Nature builds upon the foundations of the past, developing and perfecting certain functions and capabilities over time, discarding those things which have become obsolete or no longer useful for the general evolutionary development. Sri Aurobindo recognises the past basis in his view of future evolutionary potential and thus, while significant enhancements and upgrades are obviously in process, and certain activities that tie development too tightly to a material basis that must be loosened, he does not see a wholesale rejection of the physical body and all its links to the earth. Such a step would represent an abandonment of the evolutionary progress of Nature rather than a confirmation of it.
Sri Aurobindo has identified certain activities as the most likely to be dropped or radically altered in the interest of integrating a new higher power and form of consciousness, and these relate to the most dense physical activities, eating, sleeping and sexual procreation. He can thus foresee changes There are however powers and capabilities that can adapt to a more powerful and subtle action while retaining the physical form. We can speculate that the brain and nervous system, the pranic interchange of breathing, the circulatory system, and the senses of perception and action would be among those retained and enhanced. Even if there is an eventual power of communication of mind directly with mind, the power of voice and speech has its positive benefits and uses, not solely for communicating with those beings who do not possess the mental communication power, but for expression of song, emotion, nuance and inflection that only the voice has the power to deliver. Breathing is an essential part of the earth-life which reinforces the basic unity of all creatures in a oneness that is a basis for understanding and interaction, which we expect the supramental power to reinforce and reorient our actions to align with this oneness.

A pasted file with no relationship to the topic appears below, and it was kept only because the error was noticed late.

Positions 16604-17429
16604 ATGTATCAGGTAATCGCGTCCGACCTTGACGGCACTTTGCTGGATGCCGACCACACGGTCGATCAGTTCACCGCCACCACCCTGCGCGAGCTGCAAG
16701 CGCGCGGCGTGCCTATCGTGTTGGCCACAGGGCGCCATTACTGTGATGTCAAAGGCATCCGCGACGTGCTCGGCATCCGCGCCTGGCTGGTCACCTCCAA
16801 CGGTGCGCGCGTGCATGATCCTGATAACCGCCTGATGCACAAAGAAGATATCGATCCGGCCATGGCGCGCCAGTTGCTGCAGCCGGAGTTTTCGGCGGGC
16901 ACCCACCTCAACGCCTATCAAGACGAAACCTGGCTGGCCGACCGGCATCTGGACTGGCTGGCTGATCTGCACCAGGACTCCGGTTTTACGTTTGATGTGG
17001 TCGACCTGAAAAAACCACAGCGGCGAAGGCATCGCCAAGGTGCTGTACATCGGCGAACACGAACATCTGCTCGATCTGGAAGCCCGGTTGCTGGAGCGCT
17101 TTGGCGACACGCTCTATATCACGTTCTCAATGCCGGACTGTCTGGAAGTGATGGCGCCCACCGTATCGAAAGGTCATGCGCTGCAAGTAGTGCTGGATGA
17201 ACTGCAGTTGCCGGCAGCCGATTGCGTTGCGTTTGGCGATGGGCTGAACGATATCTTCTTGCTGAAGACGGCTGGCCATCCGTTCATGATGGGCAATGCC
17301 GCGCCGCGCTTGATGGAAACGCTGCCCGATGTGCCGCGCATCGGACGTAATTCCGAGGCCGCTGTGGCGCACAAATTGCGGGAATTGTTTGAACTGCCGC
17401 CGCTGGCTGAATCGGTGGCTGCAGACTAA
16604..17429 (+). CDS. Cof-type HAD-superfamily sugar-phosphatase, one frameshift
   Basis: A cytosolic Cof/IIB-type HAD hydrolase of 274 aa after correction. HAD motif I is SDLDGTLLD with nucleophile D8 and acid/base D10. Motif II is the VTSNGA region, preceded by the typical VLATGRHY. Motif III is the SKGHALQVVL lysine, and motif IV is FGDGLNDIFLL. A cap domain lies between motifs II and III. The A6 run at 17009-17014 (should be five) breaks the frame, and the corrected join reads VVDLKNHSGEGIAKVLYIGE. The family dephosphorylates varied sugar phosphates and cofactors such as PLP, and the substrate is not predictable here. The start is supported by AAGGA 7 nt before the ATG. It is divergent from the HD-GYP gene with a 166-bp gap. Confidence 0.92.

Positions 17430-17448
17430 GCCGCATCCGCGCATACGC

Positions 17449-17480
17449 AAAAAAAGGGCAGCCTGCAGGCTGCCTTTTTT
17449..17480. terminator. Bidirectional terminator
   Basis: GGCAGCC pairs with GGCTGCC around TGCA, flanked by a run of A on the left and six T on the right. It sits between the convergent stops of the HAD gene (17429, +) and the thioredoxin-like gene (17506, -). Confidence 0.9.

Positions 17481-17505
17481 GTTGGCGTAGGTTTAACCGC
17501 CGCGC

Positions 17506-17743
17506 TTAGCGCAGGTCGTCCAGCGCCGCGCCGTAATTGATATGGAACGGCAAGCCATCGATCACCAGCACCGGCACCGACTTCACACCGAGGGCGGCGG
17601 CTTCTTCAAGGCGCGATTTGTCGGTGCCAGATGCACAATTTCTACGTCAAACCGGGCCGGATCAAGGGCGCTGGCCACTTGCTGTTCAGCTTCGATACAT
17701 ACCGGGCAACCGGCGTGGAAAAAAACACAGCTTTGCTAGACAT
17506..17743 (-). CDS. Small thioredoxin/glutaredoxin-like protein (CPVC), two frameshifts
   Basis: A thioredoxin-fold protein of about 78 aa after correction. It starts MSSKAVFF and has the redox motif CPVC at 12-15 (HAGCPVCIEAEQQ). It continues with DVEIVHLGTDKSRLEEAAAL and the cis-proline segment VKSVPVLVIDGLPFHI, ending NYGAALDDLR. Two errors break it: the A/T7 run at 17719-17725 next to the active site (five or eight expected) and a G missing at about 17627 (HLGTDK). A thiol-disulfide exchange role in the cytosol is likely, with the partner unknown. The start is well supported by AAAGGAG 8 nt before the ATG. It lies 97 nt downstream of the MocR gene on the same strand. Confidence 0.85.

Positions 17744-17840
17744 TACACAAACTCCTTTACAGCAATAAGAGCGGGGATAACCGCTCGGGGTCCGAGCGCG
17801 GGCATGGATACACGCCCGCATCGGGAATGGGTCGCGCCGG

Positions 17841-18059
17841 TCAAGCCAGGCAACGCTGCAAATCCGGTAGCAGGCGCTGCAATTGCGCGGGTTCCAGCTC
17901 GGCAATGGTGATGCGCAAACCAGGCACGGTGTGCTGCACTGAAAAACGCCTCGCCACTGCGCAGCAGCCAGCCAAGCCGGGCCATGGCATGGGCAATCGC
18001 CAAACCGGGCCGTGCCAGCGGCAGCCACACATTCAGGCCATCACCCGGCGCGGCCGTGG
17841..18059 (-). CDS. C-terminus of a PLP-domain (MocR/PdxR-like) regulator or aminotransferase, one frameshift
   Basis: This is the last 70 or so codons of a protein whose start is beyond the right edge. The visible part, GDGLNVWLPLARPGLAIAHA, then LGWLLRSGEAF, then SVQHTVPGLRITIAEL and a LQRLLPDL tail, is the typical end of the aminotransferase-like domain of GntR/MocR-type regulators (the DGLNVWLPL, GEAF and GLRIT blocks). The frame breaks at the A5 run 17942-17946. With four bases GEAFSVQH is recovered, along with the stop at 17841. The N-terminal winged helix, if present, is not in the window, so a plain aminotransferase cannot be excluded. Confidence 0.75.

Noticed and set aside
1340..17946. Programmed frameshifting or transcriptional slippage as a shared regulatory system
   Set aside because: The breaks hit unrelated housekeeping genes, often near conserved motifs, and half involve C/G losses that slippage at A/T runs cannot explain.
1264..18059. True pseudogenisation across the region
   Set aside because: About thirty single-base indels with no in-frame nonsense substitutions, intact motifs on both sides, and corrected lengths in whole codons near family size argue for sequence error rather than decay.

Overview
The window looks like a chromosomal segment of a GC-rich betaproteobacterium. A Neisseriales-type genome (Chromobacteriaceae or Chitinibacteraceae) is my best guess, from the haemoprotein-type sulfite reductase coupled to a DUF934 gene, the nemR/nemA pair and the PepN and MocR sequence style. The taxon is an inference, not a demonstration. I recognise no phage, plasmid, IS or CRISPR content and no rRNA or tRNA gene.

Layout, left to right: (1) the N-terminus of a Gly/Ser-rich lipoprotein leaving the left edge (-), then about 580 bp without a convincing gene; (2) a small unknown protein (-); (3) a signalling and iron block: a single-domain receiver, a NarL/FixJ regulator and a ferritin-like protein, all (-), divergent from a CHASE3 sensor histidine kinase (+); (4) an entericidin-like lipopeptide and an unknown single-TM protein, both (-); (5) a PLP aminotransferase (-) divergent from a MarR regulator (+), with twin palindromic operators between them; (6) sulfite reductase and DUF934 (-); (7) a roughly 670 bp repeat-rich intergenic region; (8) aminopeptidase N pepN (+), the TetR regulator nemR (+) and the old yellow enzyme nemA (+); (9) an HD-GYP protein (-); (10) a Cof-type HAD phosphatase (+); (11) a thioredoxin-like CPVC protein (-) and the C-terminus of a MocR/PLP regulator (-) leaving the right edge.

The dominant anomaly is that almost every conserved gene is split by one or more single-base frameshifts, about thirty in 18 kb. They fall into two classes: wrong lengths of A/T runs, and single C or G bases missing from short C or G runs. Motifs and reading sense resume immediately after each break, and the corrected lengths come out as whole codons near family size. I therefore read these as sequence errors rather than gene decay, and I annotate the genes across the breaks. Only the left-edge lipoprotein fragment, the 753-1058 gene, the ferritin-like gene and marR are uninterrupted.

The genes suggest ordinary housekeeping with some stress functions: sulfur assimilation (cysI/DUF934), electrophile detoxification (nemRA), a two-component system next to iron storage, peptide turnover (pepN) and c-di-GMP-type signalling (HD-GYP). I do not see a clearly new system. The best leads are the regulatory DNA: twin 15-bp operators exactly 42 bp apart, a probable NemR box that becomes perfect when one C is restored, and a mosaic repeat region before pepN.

Sri Aurobindo writes: “The new type, the divine body, must continue the already developed evolutionary form; there must be a continuation from the type Nature has all along been developing, a continuity from the human to the divine body, no breaking away to something unrecognisable but a high sequel to what has already been achieved and in part perfected. The human body has in it parts and instruments that have been sufficiently evolved to serve the divine life; these have to survive in their form, though they must be still further perfected, their limitations of range and use removed, their liability to defect and malady and impairment eliminated, their capacities of cognition and dynamic action carried beyond their present limits.”
Sri Aurobindo, The Mind of Light, The Divine Body, pg. 61